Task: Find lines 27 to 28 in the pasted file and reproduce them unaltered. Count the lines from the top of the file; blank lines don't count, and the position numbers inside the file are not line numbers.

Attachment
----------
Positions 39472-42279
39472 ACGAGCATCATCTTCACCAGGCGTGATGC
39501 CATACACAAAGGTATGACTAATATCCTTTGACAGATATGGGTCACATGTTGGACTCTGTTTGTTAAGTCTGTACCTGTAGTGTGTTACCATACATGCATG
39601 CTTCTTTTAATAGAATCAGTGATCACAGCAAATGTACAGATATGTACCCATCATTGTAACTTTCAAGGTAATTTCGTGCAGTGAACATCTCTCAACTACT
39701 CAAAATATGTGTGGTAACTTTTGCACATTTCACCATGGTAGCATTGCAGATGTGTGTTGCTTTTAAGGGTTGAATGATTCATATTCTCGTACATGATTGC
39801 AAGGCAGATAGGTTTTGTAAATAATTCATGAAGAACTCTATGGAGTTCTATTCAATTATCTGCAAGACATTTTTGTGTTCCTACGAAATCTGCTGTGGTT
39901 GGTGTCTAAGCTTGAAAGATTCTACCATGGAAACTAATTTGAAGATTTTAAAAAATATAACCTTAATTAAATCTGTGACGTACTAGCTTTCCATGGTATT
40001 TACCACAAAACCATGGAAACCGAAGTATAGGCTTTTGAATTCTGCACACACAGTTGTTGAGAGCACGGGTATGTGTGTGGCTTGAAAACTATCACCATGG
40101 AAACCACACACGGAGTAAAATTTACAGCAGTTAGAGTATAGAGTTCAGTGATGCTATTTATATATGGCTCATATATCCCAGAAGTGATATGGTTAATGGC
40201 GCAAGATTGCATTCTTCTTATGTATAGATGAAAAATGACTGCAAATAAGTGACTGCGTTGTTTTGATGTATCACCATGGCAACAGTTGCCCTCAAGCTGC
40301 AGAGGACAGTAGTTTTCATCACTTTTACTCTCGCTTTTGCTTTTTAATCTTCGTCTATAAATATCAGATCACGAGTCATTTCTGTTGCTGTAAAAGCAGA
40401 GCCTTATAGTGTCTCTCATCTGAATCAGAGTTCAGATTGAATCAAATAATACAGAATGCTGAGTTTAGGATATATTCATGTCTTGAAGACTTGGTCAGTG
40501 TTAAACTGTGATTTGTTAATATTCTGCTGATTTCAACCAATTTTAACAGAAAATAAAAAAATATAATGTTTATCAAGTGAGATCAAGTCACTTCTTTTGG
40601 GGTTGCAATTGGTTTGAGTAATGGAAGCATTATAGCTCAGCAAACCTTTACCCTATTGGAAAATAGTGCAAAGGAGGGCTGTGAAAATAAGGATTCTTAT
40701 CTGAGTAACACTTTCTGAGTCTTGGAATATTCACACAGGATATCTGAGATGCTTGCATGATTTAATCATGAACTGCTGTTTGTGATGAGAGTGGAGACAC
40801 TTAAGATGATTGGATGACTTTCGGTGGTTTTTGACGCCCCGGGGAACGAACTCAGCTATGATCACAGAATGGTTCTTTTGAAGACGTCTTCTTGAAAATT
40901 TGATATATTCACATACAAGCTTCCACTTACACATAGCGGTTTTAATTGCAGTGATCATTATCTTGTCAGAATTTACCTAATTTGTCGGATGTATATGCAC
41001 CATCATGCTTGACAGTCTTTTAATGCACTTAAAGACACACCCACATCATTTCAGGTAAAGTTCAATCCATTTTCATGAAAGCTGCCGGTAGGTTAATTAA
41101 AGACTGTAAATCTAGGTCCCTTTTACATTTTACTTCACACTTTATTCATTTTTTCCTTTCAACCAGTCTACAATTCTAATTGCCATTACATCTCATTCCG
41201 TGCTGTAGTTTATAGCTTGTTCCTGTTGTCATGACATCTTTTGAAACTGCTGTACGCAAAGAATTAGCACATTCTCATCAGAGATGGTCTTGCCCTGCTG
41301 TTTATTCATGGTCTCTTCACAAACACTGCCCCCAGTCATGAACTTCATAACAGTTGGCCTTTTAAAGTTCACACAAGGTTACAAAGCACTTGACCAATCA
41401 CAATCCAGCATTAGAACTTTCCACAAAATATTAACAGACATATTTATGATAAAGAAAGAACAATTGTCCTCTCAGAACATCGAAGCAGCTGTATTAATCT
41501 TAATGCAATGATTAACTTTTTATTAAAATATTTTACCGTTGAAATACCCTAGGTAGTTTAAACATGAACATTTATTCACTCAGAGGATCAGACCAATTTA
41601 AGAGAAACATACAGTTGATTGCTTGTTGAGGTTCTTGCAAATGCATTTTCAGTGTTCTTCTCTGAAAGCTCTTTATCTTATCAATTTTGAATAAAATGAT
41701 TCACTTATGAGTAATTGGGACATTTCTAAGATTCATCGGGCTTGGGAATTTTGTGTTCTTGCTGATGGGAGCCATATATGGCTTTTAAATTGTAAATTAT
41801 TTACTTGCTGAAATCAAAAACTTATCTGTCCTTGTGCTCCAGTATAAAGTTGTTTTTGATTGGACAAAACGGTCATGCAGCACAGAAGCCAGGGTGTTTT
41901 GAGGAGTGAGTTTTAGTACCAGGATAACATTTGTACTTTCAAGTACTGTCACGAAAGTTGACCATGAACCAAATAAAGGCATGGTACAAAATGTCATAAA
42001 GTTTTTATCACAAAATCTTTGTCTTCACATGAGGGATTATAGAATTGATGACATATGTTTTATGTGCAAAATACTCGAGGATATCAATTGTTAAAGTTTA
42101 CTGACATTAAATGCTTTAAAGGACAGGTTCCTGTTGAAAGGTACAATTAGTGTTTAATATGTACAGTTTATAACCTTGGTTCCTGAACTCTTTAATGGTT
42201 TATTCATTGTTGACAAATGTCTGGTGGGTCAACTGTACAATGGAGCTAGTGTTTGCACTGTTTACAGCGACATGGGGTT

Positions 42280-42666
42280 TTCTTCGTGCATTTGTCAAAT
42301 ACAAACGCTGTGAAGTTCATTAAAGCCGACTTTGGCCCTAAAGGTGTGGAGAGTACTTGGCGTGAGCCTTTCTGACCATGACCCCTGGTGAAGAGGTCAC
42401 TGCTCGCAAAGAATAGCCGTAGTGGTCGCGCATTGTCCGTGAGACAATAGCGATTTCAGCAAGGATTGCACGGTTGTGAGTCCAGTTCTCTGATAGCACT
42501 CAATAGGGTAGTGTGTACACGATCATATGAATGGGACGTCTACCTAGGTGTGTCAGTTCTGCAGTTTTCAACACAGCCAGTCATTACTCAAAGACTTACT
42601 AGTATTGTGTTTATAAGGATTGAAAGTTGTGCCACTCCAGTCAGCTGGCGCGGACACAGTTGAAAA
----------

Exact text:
41901 GAGGAGTGAGTTTTAGTACCAGGATAACATTTGTACTTTCAAGTACTGTCACGAAAGTTGACCATGAACCAAATAAAGGCATGGTACAAAATGTCATAAA
42001 GTTTTTATCACAAAATCTTTGTCTTCACATGAGGGATTATAGAATTGATGACATATGTTTTATGTGCAAAATACTCGAGGATATCAATTGTTAAAGTTTA